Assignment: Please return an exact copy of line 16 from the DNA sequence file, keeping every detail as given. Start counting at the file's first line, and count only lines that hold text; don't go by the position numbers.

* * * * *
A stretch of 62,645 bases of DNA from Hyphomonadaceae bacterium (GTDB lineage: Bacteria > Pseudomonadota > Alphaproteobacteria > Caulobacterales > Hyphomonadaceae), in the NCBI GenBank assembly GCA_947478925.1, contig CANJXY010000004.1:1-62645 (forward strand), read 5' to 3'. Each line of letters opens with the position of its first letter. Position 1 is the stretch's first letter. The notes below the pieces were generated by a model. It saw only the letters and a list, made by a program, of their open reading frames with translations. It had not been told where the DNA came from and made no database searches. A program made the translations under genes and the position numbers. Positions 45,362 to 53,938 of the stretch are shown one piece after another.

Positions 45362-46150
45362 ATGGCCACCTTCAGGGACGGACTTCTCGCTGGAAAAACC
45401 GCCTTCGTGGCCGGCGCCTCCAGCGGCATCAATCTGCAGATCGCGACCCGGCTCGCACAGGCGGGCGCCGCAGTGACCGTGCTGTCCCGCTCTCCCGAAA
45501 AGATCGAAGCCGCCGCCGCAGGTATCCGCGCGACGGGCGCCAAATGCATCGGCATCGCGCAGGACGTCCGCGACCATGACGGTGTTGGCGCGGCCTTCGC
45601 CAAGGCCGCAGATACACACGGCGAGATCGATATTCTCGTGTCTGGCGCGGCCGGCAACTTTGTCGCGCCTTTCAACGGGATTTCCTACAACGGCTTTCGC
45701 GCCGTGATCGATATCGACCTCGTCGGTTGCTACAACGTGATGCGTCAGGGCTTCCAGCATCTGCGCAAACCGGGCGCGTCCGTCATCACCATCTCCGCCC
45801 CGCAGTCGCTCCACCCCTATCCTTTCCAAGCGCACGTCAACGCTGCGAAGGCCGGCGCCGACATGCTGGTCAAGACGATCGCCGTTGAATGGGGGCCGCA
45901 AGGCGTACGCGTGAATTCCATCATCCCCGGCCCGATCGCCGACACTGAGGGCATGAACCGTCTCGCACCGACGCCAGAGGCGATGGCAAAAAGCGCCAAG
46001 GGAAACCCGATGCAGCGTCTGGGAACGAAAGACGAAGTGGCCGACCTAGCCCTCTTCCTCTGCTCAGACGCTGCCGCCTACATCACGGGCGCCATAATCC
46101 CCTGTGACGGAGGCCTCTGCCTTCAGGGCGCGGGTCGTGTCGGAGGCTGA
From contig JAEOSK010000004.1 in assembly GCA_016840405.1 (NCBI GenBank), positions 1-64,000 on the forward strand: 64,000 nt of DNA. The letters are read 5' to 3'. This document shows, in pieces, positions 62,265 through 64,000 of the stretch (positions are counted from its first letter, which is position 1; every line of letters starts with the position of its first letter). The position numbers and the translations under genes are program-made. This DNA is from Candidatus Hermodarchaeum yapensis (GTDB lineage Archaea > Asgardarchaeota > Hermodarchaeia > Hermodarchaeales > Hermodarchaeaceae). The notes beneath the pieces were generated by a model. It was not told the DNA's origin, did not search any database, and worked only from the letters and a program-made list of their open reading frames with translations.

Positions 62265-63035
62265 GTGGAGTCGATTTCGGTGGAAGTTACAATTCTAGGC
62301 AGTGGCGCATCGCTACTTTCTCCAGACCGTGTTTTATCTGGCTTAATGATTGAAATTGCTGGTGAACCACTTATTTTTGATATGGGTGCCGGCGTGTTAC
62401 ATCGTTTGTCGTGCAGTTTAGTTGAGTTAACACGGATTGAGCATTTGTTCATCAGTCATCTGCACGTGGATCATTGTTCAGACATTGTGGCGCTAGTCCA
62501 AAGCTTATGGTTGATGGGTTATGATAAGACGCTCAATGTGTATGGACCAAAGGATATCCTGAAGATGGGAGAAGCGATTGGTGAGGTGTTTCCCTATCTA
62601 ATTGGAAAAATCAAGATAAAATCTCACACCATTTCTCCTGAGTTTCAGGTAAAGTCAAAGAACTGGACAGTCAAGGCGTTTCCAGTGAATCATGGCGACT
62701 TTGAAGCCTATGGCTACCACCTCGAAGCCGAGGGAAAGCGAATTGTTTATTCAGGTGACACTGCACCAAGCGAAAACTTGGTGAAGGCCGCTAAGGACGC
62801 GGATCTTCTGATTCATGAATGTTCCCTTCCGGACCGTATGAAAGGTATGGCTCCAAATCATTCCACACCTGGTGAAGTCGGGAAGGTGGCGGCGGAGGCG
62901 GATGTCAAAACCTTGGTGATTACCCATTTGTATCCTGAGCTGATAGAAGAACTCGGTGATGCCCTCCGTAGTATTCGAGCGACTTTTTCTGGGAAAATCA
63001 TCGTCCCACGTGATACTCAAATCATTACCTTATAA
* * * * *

62401 ATCGTTTGTCGTGCAGTTTAGTTGAGTTAACACGGATTGAGCATTTGTTCATCAGTCATCTGCACGTGGATCATTGTTCAGACATTGTGGCGCTAGTCCA